The Foreign Ministry said that Russia wanted to develop good neighborly relations with Latvia and Estonia, but the level of the relations would depend on Latvia and Estonia's observance of the Russian population's rights and on Riga's and Tallinn's steps in this direction.
The Foreign Ministry stressed that Moscow was concerned that the Latvian parliament did not ratify the Framework Convention for the Protection of National Minorities, that the parliament adopted discriminatory amendments to the law "On Education and that secondary education reforms in Latvia led to fewer opportunities for Russian speakers to receive education in the native language. As far as Estonia is concerned, positive changes have been made, but the observance of minorities' human rights is far from international standards. The Foreign Ministry said laws on foreigners, elections, language and many other laws limit the non-native population's participation in political and economic life.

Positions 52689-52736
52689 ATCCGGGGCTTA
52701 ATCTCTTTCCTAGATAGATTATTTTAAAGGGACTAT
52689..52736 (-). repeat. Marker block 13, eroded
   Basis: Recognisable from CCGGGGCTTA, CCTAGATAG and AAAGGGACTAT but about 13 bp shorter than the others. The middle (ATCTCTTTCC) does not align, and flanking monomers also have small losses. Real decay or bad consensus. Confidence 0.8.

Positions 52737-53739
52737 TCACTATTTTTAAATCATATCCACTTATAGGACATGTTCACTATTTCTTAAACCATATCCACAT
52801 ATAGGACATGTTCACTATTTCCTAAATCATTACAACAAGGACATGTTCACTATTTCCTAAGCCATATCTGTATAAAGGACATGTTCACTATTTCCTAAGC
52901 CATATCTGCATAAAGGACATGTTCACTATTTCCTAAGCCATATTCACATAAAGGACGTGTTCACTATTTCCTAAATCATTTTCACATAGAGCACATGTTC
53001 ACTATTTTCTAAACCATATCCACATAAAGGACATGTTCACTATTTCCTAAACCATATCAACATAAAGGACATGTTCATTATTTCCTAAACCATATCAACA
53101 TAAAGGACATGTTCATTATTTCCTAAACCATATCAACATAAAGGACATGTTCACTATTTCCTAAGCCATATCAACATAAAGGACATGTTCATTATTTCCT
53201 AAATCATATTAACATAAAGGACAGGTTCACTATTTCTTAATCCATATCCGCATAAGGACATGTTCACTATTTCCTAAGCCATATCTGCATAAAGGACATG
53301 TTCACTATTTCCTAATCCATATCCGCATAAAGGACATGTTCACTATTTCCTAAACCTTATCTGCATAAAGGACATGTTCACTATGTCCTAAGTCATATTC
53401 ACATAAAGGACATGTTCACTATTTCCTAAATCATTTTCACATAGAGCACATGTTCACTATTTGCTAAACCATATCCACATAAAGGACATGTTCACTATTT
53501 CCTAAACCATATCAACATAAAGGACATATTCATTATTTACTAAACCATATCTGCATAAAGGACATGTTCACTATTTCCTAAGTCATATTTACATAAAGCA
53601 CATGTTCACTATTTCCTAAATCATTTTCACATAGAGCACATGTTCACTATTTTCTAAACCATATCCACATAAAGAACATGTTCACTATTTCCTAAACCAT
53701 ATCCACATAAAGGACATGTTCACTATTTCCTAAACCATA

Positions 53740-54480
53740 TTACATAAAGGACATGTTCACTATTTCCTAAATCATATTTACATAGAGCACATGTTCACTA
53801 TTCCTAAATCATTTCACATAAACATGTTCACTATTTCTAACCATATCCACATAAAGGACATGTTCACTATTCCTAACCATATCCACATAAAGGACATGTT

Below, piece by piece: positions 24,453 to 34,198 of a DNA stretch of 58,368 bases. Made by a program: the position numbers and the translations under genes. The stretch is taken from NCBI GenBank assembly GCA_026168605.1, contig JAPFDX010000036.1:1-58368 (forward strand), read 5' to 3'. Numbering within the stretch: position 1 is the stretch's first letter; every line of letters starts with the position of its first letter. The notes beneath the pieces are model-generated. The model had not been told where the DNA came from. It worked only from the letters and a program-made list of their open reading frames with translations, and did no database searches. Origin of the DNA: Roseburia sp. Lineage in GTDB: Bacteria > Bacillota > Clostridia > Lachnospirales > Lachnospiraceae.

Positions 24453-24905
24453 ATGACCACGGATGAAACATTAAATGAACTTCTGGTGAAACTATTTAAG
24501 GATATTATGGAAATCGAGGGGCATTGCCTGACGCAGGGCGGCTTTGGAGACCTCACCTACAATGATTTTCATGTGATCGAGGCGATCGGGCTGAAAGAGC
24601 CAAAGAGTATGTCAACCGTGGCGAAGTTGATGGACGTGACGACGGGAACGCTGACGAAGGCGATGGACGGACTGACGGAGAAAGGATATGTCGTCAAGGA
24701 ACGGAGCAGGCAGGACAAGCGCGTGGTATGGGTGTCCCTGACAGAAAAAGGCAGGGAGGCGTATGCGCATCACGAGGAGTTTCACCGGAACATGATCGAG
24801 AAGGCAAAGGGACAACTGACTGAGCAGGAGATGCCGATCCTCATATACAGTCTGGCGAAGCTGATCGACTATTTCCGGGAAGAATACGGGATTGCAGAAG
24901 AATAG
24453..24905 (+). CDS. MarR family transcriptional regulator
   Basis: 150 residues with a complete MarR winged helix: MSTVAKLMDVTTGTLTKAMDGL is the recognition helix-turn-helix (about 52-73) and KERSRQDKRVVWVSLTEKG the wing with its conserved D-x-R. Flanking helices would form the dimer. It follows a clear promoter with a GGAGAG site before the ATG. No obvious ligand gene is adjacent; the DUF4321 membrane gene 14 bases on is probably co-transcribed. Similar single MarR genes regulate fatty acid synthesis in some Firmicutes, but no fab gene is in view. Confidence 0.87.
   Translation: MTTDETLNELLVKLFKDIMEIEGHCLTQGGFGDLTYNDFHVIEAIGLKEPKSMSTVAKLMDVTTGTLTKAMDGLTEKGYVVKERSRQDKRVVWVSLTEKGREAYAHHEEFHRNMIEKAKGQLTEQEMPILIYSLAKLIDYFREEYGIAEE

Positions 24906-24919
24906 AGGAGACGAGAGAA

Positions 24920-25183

Russia also intends to discuss the situation of the Russians in some CIS Central Asian republics with Mr. Ekeus. The Foreign Ministry said that the reason for the outflow of Russians from the region were not only economic but also the result of direct and purposeful ousting of the Russian language from the public, political and cultural life, and of Russian speakers from the labor market. Religious extremism and intolerance, which play a negative role in the region, should be countered by pooling the efforts of all sides concerned, the Foreign Ministry said.
Mr. Ekeus's working visit will last until March 11. He is expected to meet with acting Foreign Minister Igor Ivanov and Vladimir Zorin, the acting minister who is responsible for nationalities policy.